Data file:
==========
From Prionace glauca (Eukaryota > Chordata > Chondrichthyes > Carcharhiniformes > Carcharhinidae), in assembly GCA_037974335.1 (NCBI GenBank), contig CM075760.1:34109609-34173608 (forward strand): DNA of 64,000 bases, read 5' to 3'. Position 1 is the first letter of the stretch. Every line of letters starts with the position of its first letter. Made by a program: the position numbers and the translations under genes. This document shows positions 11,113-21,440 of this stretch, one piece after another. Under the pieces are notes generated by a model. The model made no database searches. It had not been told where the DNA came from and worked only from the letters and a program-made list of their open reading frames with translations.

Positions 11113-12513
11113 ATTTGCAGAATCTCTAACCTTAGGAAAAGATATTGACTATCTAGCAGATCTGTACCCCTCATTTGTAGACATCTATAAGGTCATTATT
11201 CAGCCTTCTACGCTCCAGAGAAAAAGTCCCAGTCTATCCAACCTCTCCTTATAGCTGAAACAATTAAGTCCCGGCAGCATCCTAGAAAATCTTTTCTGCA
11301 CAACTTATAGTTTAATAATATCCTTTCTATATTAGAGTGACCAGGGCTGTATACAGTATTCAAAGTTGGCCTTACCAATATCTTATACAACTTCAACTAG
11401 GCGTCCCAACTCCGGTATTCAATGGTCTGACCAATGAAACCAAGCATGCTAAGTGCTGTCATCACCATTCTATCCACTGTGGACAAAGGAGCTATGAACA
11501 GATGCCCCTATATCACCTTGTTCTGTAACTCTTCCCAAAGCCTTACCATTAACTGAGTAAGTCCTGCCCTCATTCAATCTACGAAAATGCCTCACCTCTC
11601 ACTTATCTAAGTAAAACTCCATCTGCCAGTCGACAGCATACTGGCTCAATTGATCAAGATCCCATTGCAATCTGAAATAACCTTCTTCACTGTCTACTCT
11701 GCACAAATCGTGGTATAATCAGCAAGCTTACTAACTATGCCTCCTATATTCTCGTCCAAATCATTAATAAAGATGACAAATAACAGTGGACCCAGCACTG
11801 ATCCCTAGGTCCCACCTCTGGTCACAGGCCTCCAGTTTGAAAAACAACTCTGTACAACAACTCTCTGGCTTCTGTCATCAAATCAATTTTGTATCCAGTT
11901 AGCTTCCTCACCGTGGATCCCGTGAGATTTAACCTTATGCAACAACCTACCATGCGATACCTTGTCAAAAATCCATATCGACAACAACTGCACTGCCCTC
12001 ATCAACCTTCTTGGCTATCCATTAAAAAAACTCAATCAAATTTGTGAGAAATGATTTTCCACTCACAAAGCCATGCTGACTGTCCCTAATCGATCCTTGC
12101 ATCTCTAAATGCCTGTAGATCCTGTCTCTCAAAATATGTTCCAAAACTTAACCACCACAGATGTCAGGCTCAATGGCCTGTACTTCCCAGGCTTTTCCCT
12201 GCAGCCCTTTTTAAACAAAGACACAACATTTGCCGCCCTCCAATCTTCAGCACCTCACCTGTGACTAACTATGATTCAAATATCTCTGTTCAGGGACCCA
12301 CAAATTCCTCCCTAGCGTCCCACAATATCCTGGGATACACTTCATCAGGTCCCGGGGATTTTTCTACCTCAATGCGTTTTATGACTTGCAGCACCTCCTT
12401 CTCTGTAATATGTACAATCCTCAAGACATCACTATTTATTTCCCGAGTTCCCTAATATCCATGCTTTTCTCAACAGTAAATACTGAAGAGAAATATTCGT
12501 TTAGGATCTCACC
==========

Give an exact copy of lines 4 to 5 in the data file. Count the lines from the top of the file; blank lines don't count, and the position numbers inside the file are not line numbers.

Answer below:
11201 CAGCCTTCTACGCTCCAGAGAAAAAGTCCCAGTCTATCCAACCTCTCCTTATAGCTGAAACAATTAAGTCCCGGCAGCATCCTAGAAAATCTTTTCTGCA
11301 CAACTTATAGTTTAATAATATCCTTTCTATATTAGAGTGACCAGGGCTGTATACAGTATTCAAAGTTGGCCTTACCAATATCTTATACAACTTCAACTAG